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Sep 09

Planning Meetings the Web 2.0 way

It often happens that you are organizing a meeting between a number of people (maybe some of which are in your organization, and maybe some aren’t), and you need to find a time slot that will work for everyone. This can be a very annoying task using email, and sometimes more than one email are required to each person. If you are lucky enough to be in an organization where everyone is using some sort of resource tracker like Outlook, then you could just look it up, but I’ve found a much more general way to do so. It’s called WhenIsGood.net.

WhenIsGood is a Web 2.0 app that is super easy to use. You don’t even have to create a user name or password. Just go to the website and click “Get Started”. This will take you to a very easy to use grid of times to select possible times for the meeting (that work for you). You then enter the name of the meeting, and click continue. At this point it assigns you a code, call it a password, that is necessary to see the results and to make any changes. Write this code down, and then click continue again. Finally it gives you a link to send out to all possible participants! That’s it! When you want to see the results, go back to the home page, click on results, and enter your code.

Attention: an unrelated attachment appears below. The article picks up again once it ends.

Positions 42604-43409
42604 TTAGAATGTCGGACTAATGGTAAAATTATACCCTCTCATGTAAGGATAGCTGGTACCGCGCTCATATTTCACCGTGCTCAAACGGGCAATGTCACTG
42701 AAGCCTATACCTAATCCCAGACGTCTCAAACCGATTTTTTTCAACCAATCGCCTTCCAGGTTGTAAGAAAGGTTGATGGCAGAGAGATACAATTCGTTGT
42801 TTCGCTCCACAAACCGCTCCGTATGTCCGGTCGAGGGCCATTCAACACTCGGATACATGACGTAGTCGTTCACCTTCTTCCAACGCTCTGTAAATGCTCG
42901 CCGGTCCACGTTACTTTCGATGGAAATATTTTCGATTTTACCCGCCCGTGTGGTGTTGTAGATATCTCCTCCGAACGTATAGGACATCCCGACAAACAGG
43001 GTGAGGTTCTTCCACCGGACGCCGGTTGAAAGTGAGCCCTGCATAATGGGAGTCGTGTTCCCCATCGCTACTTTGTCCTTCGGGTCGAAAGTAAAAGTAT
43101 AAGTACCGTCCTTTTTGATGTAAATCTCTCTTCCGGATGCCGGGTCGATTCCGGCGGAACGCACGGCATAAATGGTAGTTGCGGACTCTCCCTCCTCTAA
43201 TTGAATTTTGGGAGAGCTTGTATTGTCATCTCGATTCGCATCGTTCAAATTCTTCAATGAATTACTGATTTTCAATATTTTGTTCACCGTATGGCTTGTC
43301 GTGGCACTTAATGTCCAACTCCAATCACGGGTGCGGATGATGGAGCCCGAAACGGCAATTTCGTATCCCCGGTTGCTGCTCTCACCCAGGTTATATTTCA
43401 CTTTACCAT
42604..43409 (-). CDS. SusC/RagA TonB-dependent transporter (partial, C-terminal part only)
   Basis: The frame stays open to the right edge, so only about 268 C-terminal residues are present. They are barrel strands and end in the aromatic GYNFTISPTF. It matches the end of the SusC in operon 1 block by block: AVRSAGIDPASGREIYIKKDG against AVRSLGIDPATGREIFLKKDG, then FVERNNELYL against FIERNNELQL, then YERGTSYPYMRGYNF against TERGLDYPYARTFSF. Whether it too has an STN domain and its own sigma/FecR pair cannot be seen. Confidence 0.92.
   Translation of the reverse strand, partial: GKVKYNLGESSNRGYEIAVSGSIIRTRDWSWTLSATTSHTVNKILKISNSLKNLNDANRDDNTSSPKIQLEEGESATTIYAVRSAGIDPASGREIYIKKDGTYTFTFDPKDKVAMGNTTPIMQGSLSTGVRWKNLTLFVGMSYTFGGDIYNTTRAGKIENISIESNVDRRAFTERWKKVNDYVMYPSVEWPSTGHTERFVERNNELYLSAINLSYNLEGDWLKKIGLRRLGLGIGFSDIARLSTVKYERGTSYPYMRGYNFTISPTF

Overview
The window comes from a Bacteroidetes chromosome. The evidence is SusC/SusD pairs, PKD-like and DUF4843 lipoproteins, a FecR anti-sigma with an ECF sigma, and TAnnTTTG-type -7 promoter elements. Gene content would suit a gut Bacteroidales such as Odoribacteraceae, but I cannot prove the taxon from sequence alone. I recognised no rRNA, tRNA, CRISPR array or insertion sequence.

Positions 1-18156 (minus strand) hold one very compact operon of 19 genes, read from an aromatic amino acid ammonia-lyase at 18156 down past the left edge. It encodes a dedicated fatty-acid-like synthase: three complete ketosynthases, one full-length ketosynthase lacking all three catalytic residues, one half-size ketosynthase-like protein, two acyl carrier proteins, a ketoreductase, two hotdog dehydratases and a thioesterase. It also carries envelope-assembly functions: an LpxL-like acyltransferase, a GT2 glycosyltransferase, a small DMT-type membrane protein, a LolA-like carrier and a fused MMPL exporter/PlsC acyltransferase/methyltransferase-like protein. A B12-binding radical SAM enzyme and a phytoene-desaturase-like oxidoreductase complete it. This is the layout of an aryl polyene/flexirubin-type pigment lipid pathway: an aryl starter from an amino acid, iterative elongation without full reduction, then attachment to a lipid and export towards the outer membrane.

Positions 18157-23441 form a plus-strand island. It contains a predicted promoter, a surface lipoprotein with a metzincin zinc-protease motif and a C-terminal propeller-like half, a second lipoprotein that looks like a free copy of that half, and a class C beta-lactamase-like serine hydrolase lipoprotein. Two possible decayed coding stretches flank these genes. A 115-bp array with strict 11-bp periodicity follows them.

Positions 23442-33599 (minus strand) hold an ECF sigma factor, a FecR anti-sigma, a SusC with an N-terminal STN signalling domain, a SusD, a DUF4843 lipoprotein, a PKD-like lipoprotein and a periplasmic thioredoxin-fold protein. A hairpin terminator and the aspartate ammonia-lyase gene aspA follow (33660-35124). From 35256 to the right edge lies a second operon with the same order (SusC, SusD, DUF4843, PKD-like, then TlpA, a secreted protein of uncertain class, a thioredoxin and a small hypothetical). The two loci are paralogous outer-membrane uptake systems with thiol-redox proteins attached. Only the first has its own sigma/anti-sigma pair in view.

This is a program that is of my favourite type: it does one thing and does it well. It doesn’t try to add every bell and whistle on the planet and makes it in to bloatware, but rather focuses on doing the think it was designed to do, and doing it well. I am very impressed with it, and will probably use it again in the future.

Possible Uses in Education

  • Planning meetings with TAs, Markers, or other assistants to your teaching.
  • Planning office hours (in a small class setting).
  • Planning appointments with students, including exam review sessions.
  • Planning tests (again in a small class setting).
  • Planning meetings with colleagues to meet and discuss course issues, or to get together and work on making a test or exam.
  • Get students to create one if they want to make an appointment with you, providing the times they are available, and you can reply giving when would work for you.
  • Planning lunch or coffee with a colleague to discuss teaching and/or get some advice.

Here is a video I found showing the basic operation. They recommend in the video that you log in, but you don’t have to at all. You just get more features if you do so.

Enjoy!

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  1. Tweets that mention Planning Meetings the Web 2.0 way | Technology For Education -- Topsy.com

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